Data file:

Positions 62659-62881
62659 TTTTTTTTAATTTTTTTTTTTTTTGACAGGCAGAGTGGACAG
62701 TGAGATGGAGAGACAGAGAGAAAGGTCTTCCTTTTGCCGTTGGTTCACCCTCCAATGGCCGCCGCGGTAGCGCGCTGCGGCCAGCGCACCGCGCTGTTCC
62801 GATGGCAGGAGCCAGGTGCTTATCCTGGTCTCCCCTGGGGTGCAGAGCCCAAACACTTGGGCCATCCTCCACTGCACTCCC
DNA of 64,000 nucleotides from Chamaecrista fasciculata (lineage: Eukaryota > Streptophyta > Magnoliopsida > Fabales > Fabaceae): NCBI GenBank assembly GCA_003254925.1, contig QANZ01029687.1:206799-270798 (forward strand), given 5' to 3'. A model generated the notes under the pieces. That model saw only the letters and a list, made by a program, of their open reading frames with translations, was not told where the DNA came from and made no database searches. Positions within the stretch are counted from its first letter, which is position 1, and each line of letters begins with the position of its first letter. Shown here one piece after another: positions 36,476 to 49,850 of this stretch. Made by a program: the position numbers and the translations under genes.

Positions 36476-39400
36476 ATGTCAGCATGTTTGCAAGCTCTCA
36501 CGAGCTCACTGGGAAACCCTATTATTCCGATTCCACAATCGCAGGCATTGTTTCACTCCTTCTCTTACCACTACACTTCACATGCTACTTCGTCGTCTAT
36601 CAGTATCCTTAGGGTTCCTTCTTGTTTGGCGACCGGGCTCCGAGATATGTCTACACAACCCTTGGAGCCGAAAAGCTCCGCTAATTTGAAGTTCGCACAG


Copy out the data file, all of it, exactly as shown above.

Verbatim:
Positions 62659-62881
62659 TTTTTTTTAATTTTTTTTTTTTTTGACAGGCAGAGTGGACAG
62701 TGAGATGGAGAGACAGAGAGAAAGGTCTTCCTTTTGCCGTTGGTTCACCCTCCAATGGCCGCCGCGGTAGCGCGCTGCGGCCAGCGCACCGCGCTGTTCC
62801 GATGGCAGGAGCCAGGTGCTTATCCTGGTCTCCCCTGGGGTGCAGAGCCCAAACACTTGGGCCATCCTCCACTGCACTCCC
DNA of 64,000 nucleotides from Chamaecrista fasciculata (lineage: Eukaryota > Streptophyta > Magnoliopsida > Fabales > Fabaceae): NCBI GenBank assembly GCA_003254925.1, contig QANZ01029687.1:206799-270798 (forward strand), given 5' to 3'. A model generated the notes under the pieces. That model saw only the letters and a list, made by a program, of their open reading frames with translations, was not told where the DNA came from and made no database searches. Positions within the stretch are counted from its first letter, which is position 1, and each line of letters begins with the position of its first letter. Shown here one piece after another: positions 36,476 to 49,850 of this stretch. Made by a program: the position numbers and the translations under genes.

Positions 36476-39400
36476 ATGTCAGCATGTTTGCAAGCTCTCA
36501 CGAGCTCACTGGGAAACCCTATTATTCCGATTCCACAATCGCAGGCATTGTTTCACTCCTTCTCTTACCACTACACTTCACATGCTACTTCGTCGTCTAT
36601 CAGTATCCTTAGGGTTCCTTCTTGTTTGGCGACCGGGCTCCGAGATATGTCTACACAACCCTTGGAGCCGAAAAGCTCCGCTAATTTGAAGTTCGCACAG